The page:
Checking Out the Gay Scene in Historic Boston

Pride flag flying over Fenway Park
Adam Glanzman / Getty Images

The capital of America's first state to legalize same-sex marriage, Boston has long been one of the most politically progressive and socially liberal cities in the country, as evidenced by its highly visible LGBT community. Famous for its many universities, rich history, and charmingly walkable neighborhoods that feel as old-world European as any in the United States, Boston is a compact but nevertheless world-class gay destination. A sterling performing arts scene, fantastic museums, and countless swank hotels, restaurants, gay bars, shops, and galleries round out the city's many attributes.

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The Seasons

Boston's popularity is year-round, although summer tends to draw the greatest numbers of tourists from afar (particularly Europe), and fall draws travelers within driving distance who come because the city is a good base for exploring the turning fall foliage in the surrounding region, and because city has a number of collegiate events at this time.

Average high-low temps are 36F/22F in Jan., 56F/40F in Apr., 82F/65F in July, and 62F/46F in Oct. Snow and sleet are common in winter, and humid and sultry days in summer, making fall and spring better times to visit. Precipitation averages 3 to 4 inches/mo. year-round.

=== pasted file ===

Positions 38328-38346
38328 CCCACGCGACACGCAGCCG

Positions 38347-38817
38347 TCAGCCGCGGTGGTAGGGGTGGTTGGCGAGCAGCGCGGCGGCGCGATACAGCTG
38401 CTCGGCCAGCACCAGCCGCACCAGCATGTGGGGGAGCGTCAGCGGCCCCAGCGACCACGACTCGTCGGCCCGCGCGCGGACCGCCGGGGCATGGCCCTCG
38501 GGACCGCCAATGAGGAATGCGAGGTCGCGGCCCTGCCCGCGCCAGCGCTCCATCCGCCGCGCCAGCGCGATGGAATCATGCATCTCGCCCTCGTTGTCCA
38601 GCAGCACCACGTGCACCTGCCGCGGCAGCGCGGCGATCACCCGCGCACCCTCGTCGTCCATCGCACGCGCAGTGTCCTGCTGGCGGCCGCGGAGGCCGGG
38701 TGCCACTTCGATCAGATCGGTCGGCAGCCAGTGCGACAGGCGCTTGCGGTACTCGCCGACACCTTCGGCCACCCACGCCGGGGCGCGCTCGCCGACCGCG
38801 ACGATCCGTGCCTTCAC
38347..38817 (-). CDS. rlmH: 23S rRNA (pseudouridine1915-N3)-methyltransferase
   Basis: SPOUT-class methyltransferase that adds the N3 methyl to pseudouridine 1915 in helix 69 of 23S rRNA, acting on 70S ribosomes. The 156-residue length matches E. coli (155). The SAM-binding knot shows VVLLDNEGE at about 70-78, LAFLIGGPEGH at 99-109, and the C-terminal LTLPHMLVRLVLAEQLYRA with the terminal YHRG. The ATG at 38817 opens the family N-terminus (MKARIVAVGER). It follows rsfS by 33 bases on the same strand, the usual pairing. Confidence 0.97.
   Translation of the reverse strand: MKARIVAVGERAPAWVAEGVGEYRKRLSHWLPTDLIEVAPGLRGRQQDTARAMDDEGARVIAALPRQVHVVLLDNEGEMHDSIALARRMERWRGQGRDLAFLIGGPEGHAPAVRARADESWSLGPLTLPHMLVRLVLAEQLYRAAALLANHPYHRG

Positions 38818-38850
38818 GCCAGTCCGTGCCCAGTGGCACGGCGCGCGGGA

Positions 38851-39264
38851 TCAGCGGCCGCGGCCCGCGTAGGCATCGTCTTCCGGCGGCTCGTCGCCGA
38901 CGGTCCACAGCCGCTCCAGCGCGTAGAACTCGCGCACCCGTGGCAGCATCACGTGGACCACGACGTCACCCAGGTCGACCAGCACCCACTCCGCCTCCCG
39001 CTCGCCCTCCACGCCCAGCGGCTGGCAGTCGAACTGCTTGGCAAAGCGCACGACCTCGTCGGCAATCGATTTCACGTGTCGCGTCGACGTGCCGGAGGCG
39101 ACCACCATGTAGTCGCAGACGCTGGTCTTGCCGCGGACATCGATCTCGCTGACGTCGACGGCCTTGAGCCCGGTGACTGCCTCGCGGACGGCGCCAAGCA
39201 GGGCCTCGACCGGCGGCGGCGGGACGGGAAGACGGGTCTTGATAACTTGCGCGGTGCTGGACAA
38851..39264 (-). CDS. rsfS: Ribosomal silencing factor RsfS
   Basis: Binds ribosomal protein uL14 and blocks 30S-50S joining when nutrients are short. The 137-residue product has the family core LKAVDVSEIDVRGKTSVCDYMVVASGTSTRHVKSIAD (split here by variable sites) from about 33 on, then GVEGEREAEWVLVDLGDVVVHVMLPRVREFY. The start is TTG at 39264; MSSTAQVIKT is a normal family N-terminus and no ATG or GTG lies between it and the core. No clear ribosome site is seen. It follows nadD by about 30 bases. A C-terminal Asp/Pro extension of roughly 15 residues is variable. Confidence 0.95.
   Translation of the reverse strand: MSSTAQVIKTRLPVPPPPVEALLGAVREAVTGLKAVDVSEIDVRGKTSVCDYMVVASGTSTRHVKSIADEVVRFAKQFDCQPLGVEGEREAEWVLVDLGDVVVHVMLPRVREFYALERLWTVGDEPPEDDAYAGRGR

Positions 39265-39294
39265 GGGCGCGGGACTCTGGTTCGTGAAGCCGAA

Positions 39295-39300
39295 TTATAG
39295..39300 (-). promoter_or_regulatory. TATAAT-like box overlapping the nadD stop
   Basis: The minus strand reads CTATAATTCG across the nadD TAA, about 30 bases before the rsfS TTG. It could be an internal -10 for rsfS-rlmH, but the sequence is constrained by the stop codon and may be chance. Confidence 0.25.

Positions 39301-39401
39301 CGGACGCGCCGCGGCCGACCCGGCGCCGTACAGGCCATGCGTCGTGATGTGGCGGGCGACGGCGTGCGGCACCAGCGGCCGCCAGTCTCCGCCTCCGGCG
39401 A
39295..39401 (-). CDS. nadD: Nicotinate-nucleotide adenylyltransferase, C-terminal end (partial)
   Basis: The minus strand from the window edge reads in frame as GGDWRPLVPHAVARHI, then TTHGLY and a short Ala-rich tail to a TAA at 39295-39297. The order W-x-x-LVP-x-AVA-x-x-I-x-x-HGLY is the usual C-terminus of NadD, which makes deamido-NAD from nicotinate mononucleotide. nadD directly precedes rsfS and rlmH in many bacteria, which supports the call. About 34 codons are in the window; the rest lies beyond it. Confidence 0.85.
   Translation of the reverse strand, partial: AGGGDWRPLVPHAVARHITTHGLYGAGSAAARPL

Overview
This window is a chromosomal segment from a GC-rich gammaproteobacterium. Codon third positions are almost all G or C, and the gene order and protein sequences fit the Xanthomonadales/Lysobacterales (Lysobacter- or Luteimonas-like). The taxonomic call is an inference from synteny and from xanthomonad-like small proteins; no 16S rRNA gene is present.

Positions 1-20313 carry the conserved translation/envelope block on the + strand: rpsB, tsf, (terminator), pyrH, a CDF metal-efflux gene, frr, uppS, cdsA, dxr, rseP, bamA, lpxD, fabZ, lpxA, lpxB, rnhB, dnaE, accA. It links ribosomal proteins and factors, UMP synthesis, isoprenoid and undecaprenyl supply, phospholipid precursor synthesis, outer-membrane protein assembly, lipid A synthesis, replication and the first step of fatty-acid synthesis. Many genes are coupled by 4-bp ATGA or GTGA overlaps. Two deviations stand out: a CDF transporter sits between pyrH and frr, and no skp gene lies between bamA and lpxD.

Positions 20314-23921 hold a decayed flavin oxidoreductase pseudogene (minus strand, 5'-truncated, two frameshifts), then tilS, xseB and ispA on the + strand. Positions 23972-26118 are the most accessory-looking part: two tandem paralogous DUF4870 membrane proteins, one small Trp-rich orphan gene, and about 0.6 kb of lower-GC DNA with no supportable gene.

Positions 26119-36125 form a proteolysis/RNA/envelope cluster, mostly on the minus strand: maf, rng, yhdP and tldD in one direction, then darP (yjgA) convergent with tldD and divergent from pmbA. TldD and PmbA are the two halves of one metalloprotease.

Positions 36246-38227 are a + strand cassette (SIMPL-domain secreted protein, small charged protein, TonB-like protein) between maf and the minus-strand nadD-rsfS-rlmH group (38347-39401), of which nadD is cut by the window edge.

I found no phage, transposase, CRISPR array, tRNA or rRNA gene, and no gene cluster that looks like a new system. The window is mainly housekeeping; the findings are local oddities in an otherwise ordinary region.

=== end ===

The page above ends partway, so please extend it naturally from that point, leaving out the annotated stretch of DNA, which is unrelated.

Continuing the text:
The Location

Compact and hilly Boston is in eastern Massachusetts, on Massachusetts Bay, at the confluence of I-93 and the eastern terminus of I-90. The very picturesque Charles River forms its northern boundary with the similarly liberal and collegiate city of Cambridge.

Driving Distances

Driving distances to Boston from prominent places and points of interest are:

Flying to Boston

One of the busiest airports in the country, Boston's Logan International is just a 10-minute drive or taxi ride east of downtown Boston and is served by most major domestic airlines as well as numerous international ones. It's cheap and fairly easy to reach the airport using MBTA bus and subway service.

It can be significantly cheaper to fly into T.F. Green Airport, an hour south outside Providence; and Manchester Boston Regional Airport, an hour north in New Hampshire.

Taking a Train or Bus to Boston

Boston is easily reached via Amtrak train service and Peter Pan Bus Lines service from such major East Coast cities as Providence, New Haven, New York City, Philadelphia, Baltimore, and Washington, D.C., as well as from Montreal.​​

Peter Pan fares are typically quite reasonable when compared with other forms of transport, even driving (if you factor in gas and possible rental-car charges). One-way tickets from NYC to Boston, for instance, are about $30. Amtrak provides reliable and very comfortable service throughout the region. Depending on the destination, you can opt for faster Acela service or standard regional trains, and tickets are available in categories ranging from Saver to Premium. As an example, a one-way ticket from Boston to New York, booked at least 14 days in advance (which yields much lower fares), costs anywhere from around $50 for a saver ticket on a regional train to $75 on Acela in value class to $200 in first-class. The trip takes about 3.5 to 4 hours, depending on the train.

Boston Pride Parade
Corbis via Getty Images / Getty Images

LGBT-Friendly Events Calendar